Islamabad: Stressful life events do not, in general, appear to be associated with the risk of developing breast cancer, according to the results of a new study. However, a “modest association” was found between breast cancer and the death of a spouse, relative or friend.
“Breast cancer is the most prevalent cancer in women in Western societies,” Dr. Saskia F.A Duijts and colleagues from Maastricht University, the Netherlands, write. “Studies examining the relationship between stressful life events and breast cancer risk have produced conflicting results.”
In the December 20th issue of the International Journal of Cancer, the researchers published the results of an analysis of several studies that examined the relationship between stressful life events and breast cancer risk. They sought to summarize and quantify this relationship and to explain the inconsistency in previous results.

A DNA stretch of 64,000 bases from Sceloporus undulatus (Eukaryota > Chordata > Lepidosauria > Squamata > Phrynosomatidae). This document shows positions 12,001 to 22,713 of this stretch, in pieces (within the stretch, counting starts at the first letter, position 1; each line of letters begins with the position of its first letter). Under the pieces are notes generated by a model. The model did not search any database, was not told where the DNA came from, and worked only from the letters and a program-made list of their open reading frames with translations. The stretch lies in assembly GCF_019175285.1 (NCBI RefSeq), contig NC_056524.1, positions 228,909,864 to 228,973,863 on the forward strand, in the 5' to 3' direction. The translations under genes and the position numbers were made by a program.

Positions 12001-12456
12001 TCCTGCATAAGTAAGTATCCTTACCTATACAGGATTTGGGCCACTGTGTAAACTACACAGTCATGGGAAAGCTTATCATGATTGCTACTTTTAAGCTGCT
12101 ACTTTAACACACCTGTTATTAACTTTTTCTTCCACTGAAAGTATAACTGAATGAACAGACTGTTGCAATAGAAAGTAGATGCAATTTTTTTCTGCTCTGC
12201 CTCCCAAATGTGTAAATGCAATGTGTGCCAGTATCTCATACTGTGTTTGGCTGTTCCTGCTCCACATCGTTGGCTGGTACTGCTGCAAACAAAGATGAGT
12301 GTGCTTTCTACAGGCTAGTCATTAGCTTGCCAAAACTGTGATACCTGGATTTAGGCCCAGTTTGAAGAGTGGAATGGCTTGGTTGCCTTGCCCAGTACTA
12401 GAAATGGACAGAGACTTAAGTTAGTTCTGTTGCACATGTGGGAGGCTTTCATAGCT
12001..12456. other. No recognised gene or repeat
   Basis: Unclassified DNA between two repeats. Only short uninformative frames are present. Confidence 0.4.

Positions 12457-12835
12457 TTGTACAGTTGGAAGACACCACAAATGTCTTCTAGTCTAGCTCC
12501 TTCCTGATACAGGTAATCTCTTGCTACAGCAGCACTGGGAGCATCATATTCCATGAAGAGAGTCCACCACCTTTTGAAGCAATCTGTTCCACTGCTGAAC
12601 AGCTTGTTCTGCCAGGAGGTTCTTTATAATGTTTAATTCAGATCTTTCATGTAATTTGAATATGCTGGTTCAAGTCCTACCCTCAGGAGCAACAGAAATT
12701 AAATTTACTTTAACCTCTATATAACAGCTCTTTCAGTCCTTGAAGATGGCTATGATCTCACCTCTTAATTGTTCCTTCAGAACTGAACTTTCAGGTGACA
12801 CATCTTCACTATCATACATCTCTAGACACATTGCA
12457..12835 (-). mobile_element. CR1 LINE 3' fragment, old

Statistically significant effects were observed for three categories. These included stressful life events, the death of spouse, or the death of relative or friend, which corresponded with a 77 percent, 37 percent and 35 percent increased risk of breast cancer, respectively.
“The biologic explanation of the overall association and these additional findings might be that stress disturbs various areas of the immune system and that impaired immune system function predisposes to malignant growth,” the authors conclude.
“In contrast to previous studies, clinicians can use these general findings to take an unambiguous and consistent position with regard to women with breast cancer.”